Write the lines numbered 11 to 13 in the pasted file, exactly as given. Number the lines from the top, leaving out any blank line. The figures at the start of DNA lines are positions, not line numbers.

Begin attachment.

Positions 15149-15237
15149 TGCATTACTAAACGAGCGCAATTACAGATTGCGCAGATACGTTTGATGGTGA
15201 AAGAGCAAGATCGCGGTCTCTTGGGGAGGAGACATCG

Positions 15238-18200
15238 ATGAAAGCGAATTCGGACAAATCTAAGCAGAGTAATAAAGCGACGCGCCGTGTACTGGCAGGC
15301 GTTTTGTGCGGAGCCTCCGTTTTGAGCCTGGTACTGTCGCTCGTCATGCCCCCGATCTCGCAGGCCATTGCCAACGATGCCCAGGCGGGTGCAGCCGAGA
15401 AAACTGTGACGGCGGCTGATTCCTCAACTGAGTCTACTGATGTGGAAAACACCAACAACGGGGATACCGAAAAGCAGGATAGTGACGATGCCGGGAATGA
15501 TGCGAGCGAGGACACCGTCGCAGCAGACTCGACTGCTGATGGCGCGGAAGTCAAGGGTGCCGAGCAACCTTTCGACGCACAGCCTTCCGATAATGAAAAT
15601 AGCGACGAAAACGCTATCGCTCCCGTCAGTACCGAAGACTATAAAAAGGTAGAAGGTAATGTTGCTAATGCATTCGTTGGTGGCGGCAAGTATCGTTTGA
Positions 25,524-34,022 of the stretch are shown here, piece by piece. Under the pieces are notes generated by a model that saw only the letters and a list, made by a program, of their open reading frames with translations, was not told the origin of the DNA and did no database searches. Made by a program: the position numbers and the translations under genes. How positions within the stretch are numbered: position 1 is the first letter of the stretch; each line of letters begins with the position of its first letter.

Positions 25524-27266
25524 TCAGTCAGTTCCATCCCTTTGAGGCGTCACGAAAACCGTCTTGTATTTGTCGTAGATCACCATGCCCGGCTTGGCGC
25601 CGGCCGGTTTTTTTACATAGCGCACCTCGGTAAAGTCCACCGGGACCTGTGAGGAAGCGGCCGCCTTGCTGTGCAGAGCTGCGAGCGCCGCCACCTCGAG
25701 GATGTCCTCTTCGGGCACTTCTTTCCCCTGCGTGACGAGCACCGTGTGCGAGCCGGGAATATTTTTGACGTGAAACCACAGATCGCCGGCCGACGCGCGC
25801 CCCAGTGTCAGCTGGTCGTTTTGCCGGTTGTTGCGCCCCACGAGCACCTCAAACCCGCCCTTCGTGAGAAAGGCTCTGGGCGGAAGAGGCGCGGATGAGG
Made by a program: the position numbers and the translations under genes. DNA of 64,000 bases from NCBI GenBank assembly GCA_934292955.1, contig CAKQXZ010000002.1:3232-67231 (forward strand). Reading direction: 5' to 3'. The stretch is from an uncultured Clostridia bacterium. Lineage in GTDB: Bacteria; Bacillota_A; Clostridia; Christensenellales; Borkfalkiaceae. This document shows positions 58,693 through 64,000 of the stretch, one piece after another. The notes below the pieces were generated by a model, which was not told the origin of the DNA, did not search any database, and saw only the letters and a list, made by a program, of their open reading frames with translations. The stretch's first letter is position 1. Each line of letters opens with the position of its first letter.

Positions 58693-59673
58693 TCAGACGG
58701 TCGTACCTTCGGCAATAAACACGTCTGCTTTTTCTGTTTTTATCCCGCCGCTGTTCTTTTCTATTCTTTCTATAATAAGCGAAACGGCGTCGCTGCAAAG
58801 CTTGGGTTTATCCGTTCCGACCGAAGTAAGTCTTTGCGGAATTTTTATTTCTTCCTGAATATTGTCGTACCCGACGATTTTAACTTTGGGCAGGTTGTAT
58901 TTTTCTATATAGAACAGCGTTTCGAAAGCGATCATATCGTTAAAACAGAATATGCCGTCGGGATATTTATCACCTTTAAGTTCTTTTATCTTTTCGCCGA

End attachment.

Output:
Positions 25524-27266
25524 TCAGTCAGTTCCATCCCTTTGAGGCGTCACGAAAACCGTCTTGTATTTGTCGTAGATCACCATGCCCGGCTTGGCGC
25601 CGGCCGGTTTTTTTACATAGCGCACCTCGGTAAAGTCCACCGGGACCTGTGAGGAAGCGGCCGCCTTGCTGTGCAGAGCTGCGAGCGCCGCCACCTCGAG